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alcalde

alcalde (ălkăl´dē, Span. älkäl´dā) [Span., from Arab.,=the judge], Spanish official title, in existence at least from the 11th cent. Since the late 19th cent. it has been used for the mayor of a town or village who also acts as justice of the peace. Originally, however, it designated a judge whose scope of jurisdiction varied and who had administrative functions as well. There were, for example, alcaldes de la hermandad (judges attached to the tribunals of the town federations formed to assure public order and safety; see hermandad) and alcaldes de corte (judges whose jurisdiction extended over the royal residence and the surrounding area). The alcaldes were distinguished from the regidores, whose functions were primarily administrative. In the 14th cent. the corregidores, royal appointees charged with assisting the regidores in their duties, encroached upon the judicial functions of the alcaldes, depriving them of all but minor civil and criminal jurisdiction. Moreover, alcaldes were increasingly chosen by the crown, with only a few towns keeping the right to choose their own alcaldes (these being known thereafter as alcaldes ordinarios). Since the corregidores were often inadequately versed in law, each usually received advice from two trained lawyers, termed alcaldes mayores, who specialized in criminal and civil law, respectively. The office was also instituted in the Spanish colonies, but changed its character. There the alcalde mayor was the administrator of a provincial division usually smaller than that of a corregidor; he also presided over the town ayuntamiento (later known as the cabildo). The alcalde ordinario was an elected municipal officer who frequently exercised the powers of mayor and sheriff and was in some villages the sole representative of the law.

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alcalde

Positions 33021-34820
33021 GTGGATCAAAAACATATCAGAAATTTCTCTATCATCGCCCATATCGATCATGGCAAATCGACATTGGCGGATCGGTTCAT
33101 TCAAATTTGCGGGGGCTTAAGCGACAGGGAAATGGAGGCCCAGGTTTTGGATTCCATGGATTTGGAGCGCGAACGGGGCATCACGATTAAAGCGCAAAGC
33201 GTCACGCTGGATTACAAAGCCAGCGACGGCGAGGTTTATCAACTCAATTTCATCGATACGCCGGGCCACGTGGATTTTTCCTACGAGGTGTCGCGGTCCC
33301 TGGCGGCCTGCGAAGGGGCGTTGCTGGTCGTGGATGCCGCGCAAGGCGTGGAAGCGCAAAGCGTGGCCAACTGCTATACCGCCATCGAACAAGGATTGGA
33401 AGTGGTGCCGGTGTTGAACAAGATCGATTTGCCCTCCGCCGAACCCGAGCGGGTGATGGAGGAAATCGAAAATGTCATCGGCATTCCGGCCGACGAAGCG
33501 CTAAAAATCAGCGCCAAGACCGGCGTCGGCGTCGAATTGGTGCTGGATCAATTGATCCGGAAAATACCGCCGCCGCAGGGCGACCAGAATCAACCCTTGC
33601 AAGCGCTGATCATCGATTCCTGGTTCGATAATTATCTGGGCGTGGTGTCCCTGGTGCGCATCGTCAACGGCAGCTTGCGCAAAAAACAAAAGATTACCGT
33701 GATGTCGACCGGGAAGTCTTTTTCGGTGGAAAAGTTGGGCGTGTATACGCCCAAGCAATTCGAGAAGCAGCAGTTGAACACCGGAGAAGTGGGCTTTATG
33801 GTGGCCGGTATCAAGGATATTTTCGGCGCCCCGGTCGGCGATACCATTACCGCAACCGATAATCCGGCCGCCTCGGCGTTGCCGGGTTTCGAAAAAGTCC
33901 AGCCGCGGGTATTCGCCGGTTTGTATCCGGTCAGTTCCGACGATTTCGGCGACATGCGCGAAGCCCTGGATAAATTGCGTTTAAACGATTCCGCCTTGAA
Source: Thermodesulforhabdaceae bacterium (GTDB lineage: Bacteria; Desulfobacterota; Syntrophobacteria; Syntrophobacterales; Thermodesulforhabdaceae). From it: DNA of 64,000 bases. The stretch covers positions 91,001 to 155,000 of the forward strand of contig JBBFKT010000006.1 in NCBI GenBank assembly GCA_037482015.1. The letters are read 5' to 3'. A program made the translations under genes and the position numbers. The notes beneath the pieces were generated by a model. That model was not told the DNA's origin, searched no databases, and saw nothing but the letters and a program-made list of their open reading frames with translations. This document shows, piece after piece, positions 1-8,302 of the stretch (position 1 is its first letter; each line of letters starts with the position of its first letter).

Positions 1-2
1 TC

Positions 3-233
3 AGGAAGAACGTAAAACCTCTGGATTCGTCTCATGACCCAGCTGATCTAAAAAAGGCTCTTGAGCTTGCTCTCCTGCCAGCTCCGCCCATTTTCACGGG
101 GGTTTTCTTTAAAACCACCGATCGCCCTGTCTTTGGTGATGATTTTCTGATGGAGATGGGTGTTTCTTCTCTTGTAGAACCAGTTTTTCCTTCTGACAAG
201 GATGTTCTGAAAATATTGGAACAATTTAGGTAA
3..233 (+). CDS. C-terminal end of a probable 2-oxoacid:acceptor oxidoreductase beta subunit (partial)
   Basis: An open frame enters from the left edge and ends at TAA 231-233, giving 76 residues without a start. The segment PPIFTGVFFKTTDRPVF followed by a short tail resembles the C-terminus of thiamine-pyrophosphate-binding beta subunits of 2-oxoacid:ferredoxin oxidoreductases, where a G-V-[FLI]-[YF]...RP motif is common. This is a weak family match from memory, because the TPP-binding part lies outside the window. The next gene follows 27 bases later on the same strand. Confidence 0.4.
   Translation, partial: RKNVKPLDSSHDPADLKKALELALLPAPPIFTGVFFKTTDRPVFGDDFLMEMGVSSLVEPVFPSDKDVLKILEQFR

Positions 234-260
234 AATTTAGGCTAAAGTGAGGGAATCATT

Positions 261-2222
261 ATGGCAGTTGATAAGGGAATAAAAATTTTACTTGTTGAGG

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Alcalde

Alcalde

Alcalde, a local magistrate. Alcaldes ordinarios were municipal magistrates normally elected each January 1 for a one-year term by the town council (Cabildo or Ayuntamiento). Cities had two alcaldes; small towns normally had one. Although elected by a cabildo, alcaldes usually were not also regidores of the council.

Alcaldes were men of substance in the community. While many were native to the town, outsiders who married into prominent families could become alcaldes. Early alcaldes were routinely encomenderos or their relatives, but later hacendados, other property owners, and eventually merchants served.

Alcaldes exercised first-instance jurisdiction in civil and criminal cases within the municipality's boundaries, but they could not issue sentences of death or mutilation. Appeals from their decisions were heard by an alcalde mayor or corregidor, or by the audiencia within whose jurisdiction the town lay. Despite their judicial responsibilities, alcaldes were not required to have formal training in jurisprudence. In some cases alcaldes fulfilled non-judicial responsibilities assigned by the cabildo. In others, indigenous alcaldes were name by the corregidor to dilute the political power of curacas, ethnic leaders.

See alsoAudiencia .

BIBLIOGRAPHY

Clarence H. Haring, The Spanish Empire in America (1947).

Additional Bibliography

Dym, Irene, and Christophe Belaubre, eds. Politics, Economy, and Society in Bourbon Central America, 1759–1821. Boulder: University Press of Colorado, 2007.

Río, Ignacio del. La aplicación regional de las reformas borbónicas en Nueva España: Sonora y Sinaloa, 1768–1787. México: Universidad Nacional Autónoma de México, Instituto de Investigaciones Históricas, 1994.

Taylor, William B. Magistrates of the Sacred: Priests and Parishioners in Eighteenth-Century Mexico. Stanford, CA: Stanford University Press, 1996.

                                      Mark A. Burkholder

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